• It emphasizes the importance of considering all relevant facts and circumstances when deciding on condonation of delay.
  • The judgment highlights the need for parties, especially government bodies, to provide reasonable explanations for delays and demonstrate bona fide efforts.
  • It mentions the significance of adhering to the limitations set by the law and avoiding unnecessary delays in judicial processes.
  • The discussion underscores the application of Section 5 of the Limitation Act and the importance of respecting legislative intent in matters of limitation and condonation of delay.
  • The Court ordered that an arbitral award be set aside, and the period between the commencement of the arbitration and the date of the Court’s order is excluded from the computation of time under the Limitation Act, 1963.
  • Section 5 of the Arbitration Act allows for the extension of the prescribed period if there is sufficient cause for not filing the appeal or application within the specified time.
  • Section 29(2) states that where a special or local law prescribes a different period of limitation, the provisions of Section 3 shall apply as if that period were prescribed by the Schedule.
  • The Arbitration Act aims to provide a fair, efficient, and speedy arbitral procedure, minimizing the role of courts in the process.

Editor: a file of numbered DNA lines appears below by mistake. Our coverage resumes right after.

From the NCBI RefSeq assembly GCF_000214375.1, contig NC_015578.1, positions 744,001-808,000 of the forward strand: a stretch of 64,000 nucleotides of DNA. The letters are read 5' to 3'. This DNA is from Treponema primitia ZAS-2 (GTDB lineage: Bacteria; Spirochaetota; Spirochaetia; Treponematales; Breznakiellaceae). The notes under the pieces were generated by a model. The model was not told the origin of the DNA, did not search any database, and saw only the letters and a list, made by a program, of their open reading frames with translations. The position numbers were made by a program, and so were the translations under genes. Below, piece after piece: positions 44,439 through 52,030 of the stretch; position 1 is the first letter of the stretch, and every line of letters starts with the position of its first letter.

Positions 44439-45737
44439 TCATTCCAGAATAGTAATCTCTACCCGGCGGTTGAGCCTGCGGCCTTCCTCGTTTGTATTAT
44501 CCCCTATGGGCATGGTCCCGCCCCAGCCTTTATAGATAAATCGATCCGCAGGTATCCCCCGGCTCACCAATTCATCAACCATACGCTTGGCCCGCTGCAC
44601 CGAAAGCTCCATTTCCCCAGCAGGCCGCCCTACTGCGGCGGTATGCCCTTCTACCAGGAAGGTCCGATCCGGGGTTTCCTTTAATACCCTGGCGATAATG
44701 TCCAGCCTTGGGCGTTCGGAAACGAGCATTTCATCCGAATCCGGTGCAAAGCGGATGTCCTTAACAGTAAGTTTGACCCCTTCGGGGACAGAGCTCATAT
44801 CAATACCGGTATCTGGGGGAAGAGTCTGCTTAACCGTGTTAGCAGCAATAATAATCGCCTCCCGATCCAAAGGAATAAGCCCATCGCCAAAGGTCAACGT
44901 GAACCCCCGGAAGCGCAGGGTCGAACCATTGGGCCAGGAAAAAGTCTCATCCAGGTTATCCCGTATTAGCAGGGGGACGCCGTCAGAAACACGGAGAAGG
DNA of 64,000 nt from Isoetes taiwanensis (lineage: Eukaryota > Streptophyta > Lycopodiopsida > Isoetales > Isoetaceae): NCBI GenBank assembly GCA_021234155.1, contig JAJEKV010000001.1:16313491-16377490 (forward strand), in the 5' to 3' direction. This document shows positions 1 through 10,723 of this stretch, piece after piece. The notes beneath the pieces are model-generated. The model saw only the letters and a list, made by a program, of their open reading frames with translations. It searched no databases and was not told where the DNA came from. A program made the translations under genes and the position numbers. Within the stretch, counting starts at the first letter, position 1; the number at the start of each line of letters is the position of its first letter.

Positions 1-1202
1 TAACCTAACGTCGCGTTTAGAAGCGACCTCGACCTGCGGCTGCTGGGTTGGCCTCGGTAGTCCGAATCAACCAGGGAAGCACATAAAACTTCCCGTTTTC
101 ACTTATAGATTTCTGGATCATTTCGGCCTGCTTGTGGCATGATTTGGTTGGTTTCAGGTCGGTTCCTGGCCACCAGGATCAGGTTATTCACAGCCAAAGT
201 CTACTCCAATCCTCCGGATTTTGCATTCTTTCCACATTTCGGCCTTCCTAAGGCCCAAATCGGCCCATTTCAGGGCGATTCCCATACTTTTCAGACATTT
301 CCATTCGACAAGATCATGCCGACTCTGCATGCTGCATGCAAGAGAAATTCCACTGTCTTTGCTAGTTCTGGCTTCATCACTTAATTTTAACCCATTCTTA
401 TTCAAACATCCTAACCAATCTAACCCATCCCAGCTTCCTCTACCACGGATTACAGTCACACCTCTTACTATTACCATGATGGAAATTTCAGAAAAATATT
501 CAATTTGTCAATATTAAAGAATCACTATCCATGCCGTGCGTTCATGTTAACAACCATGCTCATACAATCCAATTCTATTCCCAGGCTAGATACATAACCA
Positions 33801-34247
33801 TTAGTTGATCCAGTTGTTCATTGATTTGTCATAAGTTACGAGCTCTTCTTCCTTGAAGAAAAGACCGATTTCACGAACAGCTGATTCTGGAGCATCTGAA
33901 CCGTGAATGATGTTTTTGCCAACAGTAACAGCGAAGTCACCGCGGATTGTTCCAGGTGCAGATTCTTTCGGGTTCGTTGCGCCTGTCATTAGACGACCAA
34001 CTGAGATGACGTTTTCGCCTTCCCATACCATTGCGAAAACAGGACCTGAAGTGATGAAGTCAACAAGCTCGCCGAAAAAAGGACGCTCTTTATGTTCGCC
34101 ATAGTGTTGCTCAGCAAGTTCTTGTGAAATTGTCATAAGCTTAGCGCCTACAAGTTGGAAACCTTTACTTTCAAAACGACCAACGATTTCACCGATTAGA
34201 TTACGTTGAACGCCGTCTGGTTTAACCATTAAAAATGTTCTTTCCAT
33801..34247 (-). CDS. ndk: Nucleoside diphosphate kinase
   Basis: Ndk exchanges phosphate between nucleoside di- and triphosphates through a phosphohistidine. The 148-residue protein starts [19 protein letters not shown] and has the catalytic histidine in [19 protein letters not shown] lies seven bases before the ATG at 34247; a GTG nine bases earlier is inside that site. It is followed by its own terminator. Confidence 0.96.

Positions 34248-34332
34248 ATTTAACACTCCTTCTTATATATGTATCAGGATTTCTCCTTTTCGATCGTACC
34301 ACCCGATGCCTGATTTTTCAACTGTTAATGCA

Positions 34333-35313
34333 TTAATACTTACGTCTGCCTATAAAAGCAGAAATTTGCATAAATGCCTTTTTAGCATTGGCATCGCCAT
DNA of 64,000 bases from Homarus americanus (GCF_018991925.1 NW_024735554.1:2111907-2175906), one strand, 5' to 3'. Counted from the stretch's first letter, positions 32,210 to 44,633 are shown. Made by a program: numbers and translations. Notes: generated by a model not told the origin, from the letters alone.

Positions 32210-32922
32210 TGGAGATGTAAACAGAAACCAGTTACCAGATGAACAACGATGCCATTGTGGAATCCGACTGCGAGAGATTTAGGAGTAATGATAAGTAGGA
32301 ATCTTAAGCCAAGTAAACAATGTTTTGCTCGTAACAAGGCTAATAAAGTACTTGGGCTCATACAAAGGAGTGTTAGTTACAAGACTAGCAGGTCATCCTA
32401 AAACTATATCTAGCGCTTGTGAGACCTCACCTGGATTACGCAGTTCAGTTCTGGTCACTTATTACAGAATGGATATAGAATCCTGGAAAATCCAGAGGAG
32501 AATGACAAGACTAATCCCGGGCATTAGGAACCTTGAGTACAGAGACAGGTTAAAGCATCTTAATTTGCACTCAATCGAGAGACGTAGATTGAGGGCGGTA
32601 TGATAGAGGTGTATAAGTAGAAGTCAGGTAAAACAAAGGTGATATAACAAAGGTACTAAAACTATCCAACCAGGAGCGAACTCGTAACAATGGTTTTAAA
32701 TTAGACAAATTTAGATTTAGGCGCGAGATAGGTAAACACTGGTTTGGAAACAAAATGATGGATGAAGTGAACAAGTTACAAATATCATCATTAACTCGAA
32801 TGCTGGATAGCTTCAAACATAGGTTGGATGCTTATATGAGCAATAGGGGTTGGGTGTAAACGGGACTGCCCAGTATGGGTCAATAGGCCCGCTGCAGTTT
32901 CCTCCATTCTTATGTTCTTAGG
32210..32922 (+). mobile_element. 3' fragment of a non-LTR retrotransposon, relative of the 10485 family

• The Commercial Courts Act defines ‘specified value’ in relation to a commercial dispute and sets out provisions for appeals and jurisdiction in commercial disputes.
  • Various sections in the Commercial Courts Act outline the procedure for appeals, limitations, and the overriding effect of the Act on other laws.
  • Provisions for fast track procedures, appointment of arbitrators, challenges to arbitrators, and time limits for arbitral awards are detailed in the Arbitration Act.
  • The Act allows for correction and interpretation of awards, setting aside of arbitral awards, and appealable orders from arbitral tribunals.
  • The explanation given for the delay in filing the appeal was not sufficient
  • The delay was not condoned
  • The appeal was allowed and delay condonation set aside


  • The impugned judgment of the High Court of Delhi dated 15.10.2019 cannot be faulted.
  • The appeal is consequently dismissed.
  • After taking opinion for appeal and approval of concerned authorities, the officer-in-charge was appointed on 23/07/2019.
  • In the Civil Appeal arising out of SLP (C) Diary No 18079 of 2020, there is a huge delay of 227 days in filing the appeal, and a 200-day delay in refiling.


Case Number: C.A. No.-000995-000995 / 2021

Click here to read/download original judgement

Leave a Reply

Your email address will not be published. Required fields are marked *